Originally, the little bitch setter was branded “that possum-tailed rat” by her victims and other detractors of the loosely allied Buddy Williamson/Bill Allen kennels.
When Buddy, (known as Squire R.J. Williamson to the Spalding Road residents in far-north Fulton county and southwest Gwinnet) first showed Lady Speed Girl to Betts and me, she got tearful and I got nearly nauseous.
She weighed about 25 pounds, was a pallid white, black and ticked mop of apparent setter breeding. But, she was a victim of mange and very scrawny.
“She’s registered, Miz Thing,” Buddy said to Betts, as if THAT information would salve her sadness. “…And, looky here! She was sired by Mississippi Zev!”
This was about four years after Zev won the National Championship for Dr. Trapp and Earl Bufkin, who bread and trained Zev.
“I’m gonna call Mister Bufkin,” I said. I did, getting his number from the American Field back pages, and he remembered the mating and the skinny bitch’s breeder.
Buddy was appropriately apologetic about the little gal’s condition, but extremely enthusiastic about her potential.
“I mean, she can fly!” he said. “She’ll set a sedge field afire and put it out in seconds!”
So, fueled mainly by Betts’ sympathy and tender attraction to the very redundantly named Lady Speed Girl, we made a “project” of her.
We had in those olden times, a magic cure for mange. It was a messy, noxious (aren’t all effective nostrums?) mixture of burnt motor oil, copious powdered sulfur, iodine, phenol (carbolic acid) turpentine and kerosene. The oil was the “holder”, the sulphur the active ingredient and the several irritants “drove” the sulphur in and killed interfering life forms.
Our introduction to “Gal” was in the springtime, and by September, she was almost a glistening silky mass…all but her tail, which she snapped and whipped so that it never did have what you would call a luxurious flag. Her reconstruction-cum-resurrection was due mostly to Betts’ dedication.
Buddy’s dreamy purpose in acquiring Gal was to breed her to Raymond Hoagland’s setter Rumson Farm Loch, the last setter at that time to win the U.S. Pheasant Championship. Mr. Hoagland had Loch at the farm in northwest Georgia, retired from competition under Earl Crangle.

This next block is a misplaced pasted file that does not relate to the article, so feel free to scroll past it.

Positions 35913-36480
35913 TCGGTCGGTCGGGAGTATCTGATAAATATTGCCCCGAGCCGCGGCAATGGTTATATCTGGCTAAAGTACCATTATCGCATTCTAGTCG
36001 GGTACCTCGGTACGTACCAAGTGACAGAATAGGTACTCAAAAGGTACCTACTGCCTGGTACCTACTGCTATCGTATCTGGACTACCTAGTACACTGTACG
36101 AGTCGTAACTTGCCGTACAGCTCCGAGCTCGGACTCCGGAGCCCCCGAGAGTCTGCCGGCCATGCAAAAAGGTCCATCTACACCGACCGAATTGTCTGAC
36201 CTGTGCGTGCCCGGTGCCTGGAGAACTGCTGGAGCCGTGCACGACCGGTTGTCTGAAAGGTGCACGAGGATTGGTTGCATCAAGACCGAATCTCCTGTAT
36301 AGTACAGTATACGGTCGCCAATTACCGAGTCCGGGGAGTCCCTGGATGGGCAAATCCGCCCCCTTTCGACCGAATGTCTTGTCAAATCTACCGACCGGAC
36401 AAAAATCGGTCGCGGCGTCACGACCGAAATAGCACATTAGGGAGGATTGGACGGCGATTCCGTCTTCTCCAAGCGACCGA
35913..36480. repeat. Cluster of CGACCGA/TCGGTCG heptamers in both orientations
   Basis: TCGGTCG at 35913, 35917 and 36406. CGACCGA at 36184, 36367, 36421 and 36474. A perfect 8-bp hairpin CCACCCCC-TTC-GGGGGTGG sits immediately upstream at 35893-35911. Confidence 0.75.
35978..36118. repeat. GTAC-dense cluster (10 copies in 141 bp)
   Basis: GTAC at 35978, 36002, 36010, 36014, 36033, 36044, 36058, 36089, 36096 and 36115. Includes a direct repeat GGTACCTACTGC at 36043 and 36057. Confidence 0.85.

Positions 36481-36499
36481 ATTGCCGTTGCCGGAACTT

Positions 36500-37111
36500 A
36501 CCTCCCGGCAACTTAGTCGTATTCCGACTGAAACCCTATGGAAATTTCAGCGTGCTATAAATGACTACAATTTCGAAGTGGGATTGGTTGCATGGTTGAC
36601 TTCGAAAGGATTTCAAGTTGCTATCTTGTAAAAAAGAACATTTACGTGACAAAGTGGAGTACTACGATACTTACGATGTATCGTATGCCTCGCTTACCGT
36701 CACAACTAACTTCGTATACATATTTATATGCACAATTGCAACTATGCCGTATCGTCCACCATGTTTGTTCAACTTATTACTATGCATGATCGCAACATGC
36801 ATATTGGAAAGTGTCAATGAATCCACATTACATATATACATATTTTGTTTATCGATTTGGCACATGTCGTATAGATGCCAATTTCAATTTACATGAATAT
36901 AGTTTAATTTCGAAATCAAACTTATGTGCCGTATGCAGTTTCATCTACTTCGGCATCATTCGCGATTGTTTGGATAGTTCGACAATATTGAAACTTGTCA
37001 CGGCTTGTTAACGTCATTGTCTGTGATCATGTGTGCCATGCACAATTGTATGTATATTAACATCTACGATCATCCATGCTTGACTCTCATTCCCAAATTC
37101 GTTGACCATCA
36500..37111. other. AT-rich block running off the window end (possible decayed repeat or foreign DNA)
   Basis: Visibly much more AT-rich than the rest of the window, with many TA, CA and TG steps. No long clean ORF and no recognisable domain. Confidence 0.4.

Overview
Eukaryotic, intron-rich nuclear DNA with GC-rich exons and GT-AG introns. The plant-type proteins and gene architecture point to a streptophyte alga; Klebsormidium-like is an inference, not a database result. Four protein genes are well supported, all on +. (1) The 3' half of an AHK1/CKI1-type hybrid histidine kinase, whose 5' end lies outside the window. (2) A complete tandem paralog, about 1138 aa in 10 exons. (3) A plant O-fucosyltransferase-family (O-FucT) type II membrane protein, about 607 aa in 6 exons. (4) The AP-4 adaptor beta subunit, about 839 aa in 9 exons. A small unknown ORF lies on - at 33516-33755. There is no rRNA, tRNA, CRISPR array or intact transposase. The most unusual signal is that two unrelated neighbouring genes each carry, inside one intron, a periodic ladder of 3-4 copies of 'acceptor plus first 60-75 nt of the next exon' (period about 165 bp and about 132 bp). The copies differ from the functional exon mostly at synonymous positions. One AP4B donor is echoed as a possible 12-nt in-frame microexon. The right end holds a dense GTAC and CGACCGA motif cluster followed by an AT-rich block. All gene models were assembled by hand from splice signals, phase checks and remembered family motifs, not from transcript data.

“But, I don’t think Mister Hoagland will let us breed unless we have a win on her,” Buddy said. “He never has bred him much, but he likes YOU, and I think he may let us.”
Well the truth is that Gal was never EXACTLY “broke”. She could find birds where even my old “singles” specialist, foot scenting Monk might fail. But she only paused before taking out the wild quail. In those days that was acceptable for a derby. But “broke” would have been nice.
Gal had an entirely different philosophy on planted quail, and we used many of them trying to get ready for two one course trials: the Stone Mountain and the Old Atlanta.
What Gal would do is try to get as close as she could to a planted bird so she could catch it. There was no such thing as a “flight-conditioned” penned quail I those days. They came in two modes: lazy and moribund.
So, we had to be careful. It was best that we not have any game contact on the 15 minute “back course. And we needed to be within reach of her collar in the birdfield.
She was a delight to run, a natural dancing-gaited speedster with the fore of the horses on her mind. Buddy was a master at ingraining “the front” in young dogs.
On the old Snapfinger Creek course with the yawning red clay gulleys, kudzu vine, saw briars and one hedge of sparse privet, she was braced with the best derby around Atlanta, Duration Ann, a hefty white and liver heavyweight handled by a good friend and bitter competitor, Jack Curran.
Gal actually outran the larger bitch on the course, but Ann did more hunting and use of objective. When they got to the birdfield, they were ahead and when we got there, we could not see where they were hunting.
My “scouting” duties done, I edged over and asked Slim Bowden where they were. He indicated the larger of the erosion scars and I signaled the information to Buddy.
Now, I do not know right now where Jack was, or where the judges were. I am not sure that Buddy was as close as I was to what happened.
Duration Ann stood in the center of the arroyo “V”, pointing toward some invading kudzu vine and briars. She was staunch and beautiful…breathtaking, in fact. Gal came upwind, briefly honored Ann’s point from about three feet, then threw her head up, tasting scent and as I hollered “POINT, JACK!!!” and Buddy kinda murmured “Whup!”…Gal very proudly raised her tail rigidly and gracefully tiptoed around past Ann and was about to pounce on the bird (waterlogged from last night’s shower of rain) when the judges and Jack Curran arrived.
Buddy fairly floated down to simultaneously kick at the quail, which fluttered as he grabbed Gal’s collar and shot his blank .22.
Jack was furious at first, but Buddy almost wept apologizing and stuttering. He successfully dodged any more birds in the birdfield. Duration Ann had two more perfect finds and won the stake. Gal got third.
That made her “Loch-Eligible” and though she was an indifferent mother, Betts plied eyedroppers, carnation milk and baby formula to raise the three pups.
Buddy characteristically, named them Lady Loch, Immortal Loch and, I think, Loch Looser (for the lake at Cross Creek Florida where Marjorie Kinnan Rawlings wrote The Yearling, and where Buddy and I caught many bass and bream).
Joyce Burdeshaw, of Hatchechubbee, Alabama ended up with Lady Loch and Herman and Collier Smith developed one of the greatest setters—one of the greatest dogs—of the sixties from a descendant of Lady Loch…Flaming Star by name.
Back by Popular Demand!!…the second printing of Bill Allen’s The Unforgettables & Other True Fables will be available in the coming weeks.